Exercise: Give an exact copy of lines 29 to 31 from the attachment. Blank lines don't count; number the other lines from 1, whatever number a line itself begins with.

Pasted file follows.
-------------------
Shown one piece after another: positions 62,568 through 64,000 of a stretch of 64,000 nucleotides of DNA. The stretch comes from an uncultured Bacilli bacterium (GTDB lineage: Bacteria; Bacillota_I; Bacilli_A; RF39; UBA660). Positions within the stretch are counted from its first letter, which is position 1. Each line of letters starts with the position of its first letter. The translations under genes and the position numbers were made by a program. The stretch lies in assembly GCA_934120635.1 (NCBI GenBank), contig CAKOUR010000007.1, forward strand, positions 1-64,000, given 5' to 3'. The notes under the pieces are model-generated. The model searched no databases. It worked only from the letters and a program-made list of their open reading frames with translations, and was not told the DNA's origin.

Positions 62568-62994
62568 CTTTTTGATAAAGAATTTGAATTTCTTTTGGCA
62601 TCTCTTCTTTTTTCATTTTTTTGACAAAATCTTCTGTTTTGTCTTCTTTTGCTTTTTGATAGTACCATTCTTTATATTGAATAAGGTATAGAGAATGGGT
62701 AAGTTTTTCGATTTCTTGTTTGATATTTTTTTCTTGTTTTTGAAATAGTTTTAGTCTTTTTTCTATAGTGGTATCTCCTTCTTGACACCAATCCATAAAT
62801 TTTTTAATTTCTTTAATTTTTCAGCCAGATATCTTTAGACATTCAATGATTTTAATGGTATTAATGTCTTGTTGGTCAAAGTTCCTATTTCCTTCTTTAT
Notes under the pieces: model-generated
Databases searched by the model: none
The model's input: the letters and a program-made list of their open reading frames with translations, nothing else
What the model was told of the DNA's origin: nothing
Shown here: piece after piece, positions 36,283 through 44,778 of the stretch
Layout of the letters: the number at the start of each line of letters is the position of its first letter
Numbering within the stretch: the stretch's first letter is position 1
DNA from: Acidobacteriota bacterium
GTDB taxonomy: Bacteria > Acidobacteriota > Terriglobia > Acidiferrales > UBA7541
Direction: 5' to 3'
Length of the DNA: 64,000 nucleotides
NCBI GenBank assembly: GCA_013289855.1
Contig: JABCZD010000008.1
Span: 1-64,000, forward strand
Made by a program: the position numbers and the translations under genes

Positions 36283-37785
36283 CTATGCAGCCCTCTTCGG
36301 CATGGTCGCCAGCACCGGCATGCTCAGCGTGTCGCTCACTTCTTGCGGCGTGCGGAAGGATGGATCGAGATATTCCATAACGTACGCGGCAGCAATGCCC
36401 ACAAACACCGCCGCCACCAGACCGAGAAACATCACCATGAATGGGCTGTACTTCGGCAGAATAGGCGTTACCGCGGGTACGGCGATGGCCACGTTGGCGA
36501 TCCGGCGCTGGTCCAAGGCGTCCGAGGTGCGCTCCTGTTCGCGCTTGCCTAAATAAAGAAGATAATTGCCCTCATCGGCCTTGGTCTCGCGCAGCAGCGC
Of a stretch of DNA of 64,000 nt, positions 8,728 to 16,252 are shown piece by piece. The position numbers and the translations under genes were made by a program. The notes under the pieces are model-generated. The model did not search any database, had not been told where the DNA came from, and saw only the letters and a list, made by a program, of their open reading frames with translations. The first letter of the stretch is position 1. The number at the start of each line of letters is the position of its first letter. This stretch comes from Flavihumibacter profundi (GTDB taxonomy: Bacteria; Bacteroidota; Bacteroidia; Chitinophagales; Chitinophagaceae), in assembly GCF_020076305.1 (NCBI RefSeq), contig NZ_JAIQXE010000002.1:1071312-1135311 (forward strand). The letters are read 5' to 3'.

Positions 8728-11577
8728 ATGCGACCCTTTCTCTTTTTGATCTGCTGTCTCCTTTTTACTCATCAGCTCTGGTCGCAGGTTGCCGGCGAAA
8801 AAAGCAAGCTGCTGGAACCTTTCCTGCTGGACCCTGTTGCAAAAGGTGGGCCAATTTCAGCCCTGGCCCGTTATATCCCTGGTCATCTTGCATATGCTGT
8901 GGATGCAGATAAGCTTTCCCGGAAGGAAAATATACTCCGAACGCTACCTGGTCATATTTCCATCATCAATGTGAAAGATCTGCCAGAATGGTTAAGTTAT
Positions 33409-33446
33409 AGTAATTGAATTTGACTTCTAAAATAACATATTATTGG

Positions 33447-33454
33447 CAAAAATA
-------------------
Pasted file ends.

8728 ATGCGACCCTTTCTCTTTTTGATCTGCTGTCTCCTTTTTACTCATCAGCTCTGGTCGCAGGTTGCCGGCGAAA
8801 AAAGCAAGCTGCTGGAACCTTTCCTGCTGGACCCTGTTGCAAAAGGTGGGCCAATTTCAGCCCTGGCCCGTTATATCCCTGGTCATCTTGCATATGCTGT
8901 GGATGCAGATAAGCTTTCCCGGAAGGAAAATATACTCCGAACGCTACCTGGTCATATTTCCATCATCAATGTGAAAGATCTGCCAGAATGGTTAAGTTAT